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Island’s seasonal residents staying longer to avoid problems up north


Easter Sunday and May Pops are two points on the calendar that typically trigger a parade of car carriers on A1A as barrier island seasonal residents prepare to leave and ship their autos back up north.

But this year many of those snowbirds – and their cars – are staying longer due to COVID-19 outbreaks and restrictions in northern cities.

From one end of the barrier island to the other, seasonal residents have adopted a “wait and see” mentality about when or if they will migrate north for the summer. Canadian retirees are the exception, forced to return home in March to avoid losing medical coverage.

“We usually leave by the end of May,” said Barbara Crosby, an Orchid Island resident whose northern home is in New Hampshire.

“We have great trepidation. We just may stay until August. We’re happy in this little Vero Beach bubble and wondering what it’s going to be like if we go home.”

The Crosbys are not alone, according to Rob Tench, Orchid Island Golf and Beach Club general manager, noting that the club has 50 percent more people here right now than a year ago. “They can still play golf here, and the weather is beautiful,” he said, adding that member rounds of golf for April were up 59 percent from a year ago.

The same holds true at John’s Island, explained resident Emily Sherwood. “You have to book your tee time four days in advance. Tee times open at 6 a.m. At 6:01 a.m. all three courses are booked. People are busy. They’re out and staying active in this beautiful weather, so nobody wants to go back.”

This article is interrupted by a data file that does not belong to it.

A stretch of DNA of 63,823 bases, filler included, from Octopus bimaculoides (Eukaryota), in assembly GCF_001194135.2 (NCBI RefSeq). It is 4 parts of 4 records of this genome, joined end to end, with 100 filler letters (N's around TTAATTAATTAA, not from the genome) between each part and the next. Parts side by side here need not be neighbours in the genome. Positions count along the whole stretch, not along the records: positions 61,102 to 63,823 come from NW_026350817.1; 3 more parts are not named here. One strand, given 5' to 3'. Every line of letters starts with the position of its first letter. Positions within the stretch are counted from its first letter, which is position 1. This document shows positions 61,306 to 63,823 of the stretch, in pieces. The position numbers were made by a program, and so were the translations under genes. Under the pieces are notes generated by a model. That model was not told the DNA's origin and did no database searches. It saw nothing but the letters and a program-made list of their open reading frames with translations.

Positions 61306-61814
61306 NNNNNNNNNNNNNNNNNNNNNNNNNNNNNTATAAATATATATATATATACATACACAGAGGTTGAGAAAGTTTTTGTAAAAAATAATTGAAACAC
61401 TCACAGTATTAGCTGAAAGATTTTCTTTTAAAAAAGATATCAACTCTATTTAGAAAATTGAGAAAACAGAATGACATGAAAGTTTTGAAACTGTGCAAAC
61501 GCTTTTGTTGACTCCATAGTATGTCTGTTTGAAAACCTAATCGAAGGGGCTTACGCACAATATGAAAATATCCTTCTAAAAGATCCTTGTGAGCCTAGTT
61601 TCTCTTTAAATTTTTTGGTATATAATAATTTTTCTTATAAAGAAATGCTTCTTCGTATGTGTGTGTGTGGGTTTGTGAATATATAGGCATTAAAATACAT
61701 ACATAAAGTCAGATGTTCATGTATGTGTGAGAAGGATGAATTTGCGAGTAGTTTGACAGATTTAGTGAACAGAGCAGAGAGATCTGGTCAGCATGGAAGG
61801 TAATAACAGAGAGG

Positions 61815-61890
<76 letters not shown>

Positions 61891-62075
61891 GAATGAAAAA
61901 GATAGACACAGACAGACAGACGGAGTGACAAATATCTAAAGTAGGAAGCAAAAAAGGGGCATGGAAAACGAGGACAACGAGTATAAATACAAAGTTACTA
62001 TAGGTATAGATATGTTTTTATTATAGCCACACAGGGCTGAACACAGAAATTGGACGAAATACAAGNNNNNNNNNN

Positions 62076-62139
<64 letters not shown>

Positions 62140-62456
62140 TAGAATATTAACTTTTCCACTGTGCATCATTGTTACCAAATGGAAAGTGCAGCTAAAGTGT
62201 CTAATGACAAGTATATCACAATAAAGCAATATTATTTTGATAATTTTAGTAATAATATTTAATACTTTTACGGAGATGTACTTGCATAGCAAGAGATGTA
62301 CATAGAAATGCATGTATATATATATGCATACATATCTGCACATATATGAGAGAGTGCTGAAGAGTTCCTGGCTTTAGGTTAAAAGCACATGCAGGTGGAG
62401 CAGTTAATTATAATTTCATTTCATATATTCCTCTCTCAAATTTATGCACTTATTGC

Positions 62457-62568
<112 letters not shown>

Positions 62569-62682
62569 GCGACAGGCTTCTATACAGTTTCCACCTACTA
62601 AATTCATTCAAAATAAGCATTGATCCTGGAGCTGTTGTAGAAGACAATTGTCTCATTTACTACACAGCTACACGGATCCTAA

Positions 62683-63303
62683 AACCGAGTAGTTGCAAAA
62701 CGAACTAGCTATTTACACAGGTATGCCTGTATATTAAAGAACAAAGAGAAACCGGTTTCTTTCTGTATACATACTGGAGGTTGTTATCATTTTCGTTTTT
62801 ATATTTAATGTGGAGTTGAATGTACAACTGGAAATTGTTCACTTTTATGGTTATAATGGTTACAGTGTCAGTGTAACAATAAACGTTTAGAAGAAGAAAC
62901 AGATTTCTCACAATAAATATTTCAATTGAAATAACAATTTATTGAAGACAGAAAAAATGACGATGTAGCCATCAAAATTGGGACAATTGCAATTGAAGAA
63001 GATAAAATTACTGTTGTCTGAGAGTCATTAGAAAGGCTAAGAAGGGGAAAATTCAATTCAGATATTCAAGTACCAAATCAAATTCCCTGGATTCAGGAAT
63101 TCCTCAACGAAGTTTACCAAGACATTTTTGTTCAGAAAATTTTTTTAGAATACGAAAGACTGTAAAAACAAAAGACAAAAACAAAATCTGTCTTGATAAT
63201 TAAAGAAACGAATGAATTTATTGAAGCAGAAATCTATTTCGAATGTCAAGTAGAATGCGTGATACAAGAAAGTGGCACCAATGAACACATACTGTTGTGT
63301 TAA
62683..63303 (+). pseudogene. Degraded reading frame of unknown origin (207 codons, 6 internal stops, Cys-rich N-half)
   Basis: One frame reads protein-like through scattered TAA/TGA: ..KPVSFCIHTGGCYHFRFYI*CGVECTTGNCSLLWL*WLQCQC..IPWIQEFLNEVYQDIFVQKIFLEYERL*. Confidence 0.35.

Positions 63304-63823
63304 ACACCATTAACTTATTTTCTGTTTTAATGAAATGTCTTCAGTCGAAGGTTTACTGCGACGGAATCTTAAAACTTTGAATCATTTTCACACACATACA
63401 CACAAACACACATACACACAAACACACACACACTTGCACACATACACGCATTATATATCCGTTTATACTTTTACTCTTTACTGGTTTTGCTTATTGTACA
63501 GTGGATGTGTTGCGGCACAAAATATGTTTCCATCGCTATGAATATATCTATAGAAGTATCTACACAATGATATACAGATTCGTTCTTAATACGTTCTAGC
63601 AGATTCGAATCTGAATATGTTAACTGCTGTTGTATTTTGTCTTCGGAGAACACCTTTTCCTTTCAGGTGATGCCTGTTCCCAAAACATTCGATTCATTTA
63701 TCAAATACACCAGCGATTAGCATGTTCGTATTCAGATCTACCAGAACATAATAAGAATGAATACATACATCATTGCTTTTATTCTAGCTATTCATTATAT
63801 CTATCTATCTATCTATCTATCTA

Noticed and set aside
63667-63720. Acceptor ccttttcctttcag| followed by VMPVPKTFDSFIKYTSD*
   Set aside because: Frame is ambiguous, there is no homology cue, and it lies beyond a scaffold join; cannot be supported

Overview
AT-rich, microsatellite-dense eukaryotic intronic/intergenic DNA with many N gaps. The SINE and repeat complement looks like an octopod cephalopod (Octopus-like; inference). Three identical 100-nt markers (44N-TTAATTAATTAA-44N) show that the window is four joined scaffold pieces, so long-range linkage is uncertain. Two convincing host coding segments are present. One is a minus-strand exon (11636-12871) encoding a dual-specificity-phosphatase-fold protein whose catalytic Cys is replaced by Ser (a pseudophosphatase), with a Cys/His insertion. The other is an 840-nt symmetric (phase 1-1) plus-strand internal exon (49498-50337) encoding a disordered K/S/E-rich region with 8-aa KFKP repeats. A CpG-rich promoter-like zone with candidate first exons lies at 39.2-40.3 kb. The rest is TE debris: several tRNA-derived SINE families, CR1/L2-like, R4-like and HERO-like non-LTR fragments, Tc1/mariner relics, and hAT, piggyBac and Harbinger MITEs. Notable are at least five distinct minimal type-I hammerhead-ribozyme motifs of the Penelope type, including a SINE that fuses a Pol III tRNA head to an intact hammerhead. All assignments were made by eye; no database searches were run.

For those residents who have decided to head north, a whole new set of questions comes into play: "Do we travel by plane? If we drive, will we be able to find a place to stop over for the night? Will we have to quarantine when we arrive at our destination?

Rumors of long lines at grocery stores, a shortage of supplies, limited access to outdoor activities, and more restrictive stay-at-home orders tempered thoughts of leaving sunny Florida for Mark Mulvoy, who splits his time between John’s Island and Rye, New York.

“People are adapting at John’s Island,” said Mulvoy, noting a sense of contentment as he and his wife Patricia have enjoyed cooking and watching Netflix, visiting with friends [while social distancing] and golfing.

Craig Lopes, The Moorings Yacht & Country Club general manager, said the club’s membership numbers have reversed. “Normally, close to 70 percent of our members leave to go up north or the Midwest.

“Right now, 70 percent are staying.”

Meanwhile, Grand Harbor resident Dale Jacobs isn’t in any rush to head back to New Jersey. “We’ll be here for a while. Here in Indian River County, we’ve had a much better response to the crisis than where I live in New Jersey. It’s much safer to be here than it is up there.”

There seems to be more traffic than is typically seen out of season, Sheriff’s Maj. Eric Flowers said. “Anecdotally, I think they are staying longer ... a lot of the states that they would return to are still in lockdown.”

The roadways aren’t the only place we’re seeing an increase in traffic. Sean Collins, Municipal Marina marine director, said some folks have delayed their departures, while others have vacated their boats and headed north using alternate modes of transportation, afraid they wouldn’t have access to fuel and supplies along the way.

At the Village Beach Market, Jason Keen, chief operating officer, noted an increase in customers since the pandemic first hit.
“It’s still running higher than the typical season,” he said, adding that customers have shared their intentions of staying longer as they wait to see how things are going up north.